Thirty years ago, an Italian named Carlo Petrini sat outside the Spanish Steps in Rome to protest the planned arrival of a new McDonald’s franchise. Fast-forward to today, where that man’s vision to prevent the destruction of regional traditions and gastronomic pleasure has evolved into a global organization, Slow Food, which has now taken root at Emory. Slow Food aims to prevent the disappearance of local food cultures, to counteract the degradation of slow life and to reignite an interest in the food we eat and where it comes from. Here at Emory, the university chapter of Slow Food is hoping to change the way we look at food.
How many of you never think twice about which bin you’re tossing that compostable plate from Cox in? How many times have you walked over the Cox bridge on a Tuesday without even recognizing the weekly farmer’s market? When’s the last time you actually cooked something?
With bi-weekly events, Slow Food Emory is giving students the opportunity to slow down and take an interest in their food. Students have the chance to take weekend trips to Atlanta farmer’s markets. Utilizing local, seasonal food, students can cook weekly meals, like the pan-seared eggplant rounds topped with a sauté of Japanese eggplant, peppers and quinoa cooked last week.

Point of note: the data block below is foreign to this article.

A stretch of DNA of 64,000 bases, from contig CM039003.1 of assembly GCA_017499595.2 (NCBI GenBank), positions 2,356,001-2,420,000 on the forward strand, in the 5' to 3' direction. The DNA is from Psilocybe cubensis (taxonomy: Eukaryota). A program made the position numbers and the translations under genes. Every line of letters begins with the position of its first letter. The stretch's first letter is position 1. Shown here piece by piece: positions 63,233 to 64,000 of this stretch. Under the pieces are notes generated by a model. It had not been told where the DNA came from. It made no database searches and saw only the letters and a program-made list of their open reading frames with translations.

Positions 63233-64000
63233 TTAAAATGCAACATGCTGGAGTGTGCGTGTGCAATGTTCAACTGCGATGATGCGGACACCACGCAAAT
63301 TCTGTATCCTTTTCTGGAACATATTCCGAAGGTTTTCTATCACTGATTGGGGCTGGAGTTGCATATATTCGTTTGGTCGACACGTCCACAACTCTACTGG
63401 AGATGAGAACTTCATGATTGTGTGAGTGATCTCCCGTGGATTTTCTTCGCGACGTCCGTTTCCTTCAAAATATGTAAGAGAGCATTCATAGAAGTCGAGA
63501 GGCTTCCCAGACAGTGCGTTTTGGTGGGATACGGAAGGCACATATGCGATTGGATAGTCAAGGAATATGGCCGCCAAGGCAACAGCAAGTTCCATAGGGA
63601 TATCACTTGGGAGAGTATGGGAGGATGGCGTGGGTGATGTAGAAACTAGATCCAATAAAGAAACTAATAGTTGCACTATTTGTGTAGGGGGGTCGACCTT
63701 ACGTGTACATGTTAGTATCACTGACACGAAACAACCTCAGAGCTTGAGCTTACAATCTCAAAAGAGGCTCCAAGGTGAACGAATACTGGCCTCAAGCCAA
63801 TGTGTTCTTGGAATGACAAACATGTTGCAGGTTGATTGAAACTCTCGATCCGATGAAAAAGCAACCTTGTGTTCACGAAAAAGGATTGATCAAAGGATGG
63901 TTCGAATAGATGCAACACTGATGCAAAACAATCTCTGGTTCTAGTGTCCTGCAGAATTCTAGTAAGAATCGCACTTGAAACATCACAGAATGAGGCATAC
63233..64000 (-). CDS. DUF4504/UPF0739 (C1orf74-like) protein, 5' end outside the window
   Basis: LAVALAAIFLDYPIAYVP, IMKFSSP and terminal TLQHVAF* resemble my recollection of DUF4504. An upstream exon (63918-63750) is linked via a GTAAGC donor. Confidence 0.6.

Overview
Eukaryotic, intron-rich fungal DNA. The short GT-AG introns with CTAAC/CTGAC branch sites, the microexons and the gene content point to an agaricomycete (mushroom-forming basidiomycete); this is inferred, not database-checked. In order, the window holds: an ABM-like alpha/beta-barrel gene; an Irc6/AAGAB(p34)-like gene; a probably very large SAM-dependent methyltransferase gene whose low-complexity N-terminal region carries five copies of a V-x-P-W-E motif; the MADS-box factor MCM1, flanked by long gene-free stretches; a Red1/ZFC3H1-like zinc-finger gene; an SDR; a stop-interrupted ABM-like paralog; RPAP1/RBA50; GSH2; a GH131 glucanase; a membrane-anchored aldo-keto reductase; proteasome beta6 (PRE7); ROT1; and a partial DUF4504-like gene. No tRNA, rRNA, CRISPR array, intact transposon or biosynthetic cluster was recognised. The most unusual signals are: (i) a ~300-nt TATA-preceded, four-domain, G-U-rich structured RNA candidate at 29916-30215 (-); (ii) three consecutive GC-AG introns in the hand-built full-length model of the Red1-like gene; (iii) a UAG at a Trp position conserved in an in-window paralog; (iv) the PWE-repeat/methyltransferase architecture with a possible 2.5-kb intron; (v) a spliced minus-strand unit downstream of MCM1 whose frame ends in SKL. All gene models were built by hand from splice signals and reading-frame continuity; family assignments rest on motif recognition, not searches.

Apart from bi-weekly meals and regular trips to the farmer’s market, in an effort to increase student’s awareness, Slow Food Emory will be putting on a variety of events including film screenings, demos and food fairs. The group plans to utilize some of Atlanta’s most well-known “Slow Chefs,” such as Steven Satterfield of Miller Union or Anne Quatrano of Bachannalia fame, for various canning, cooking and specialty demos.
With the school’s constant revamp of the on-campus dining scene, Emory students are taking an increased interest in the food they eat and the options available to them. Slow Food hopes take advantage of this, similarly opening student’s eyes to Atlanta’s rich culinary history and giving them the opportunity to become more connected to their food.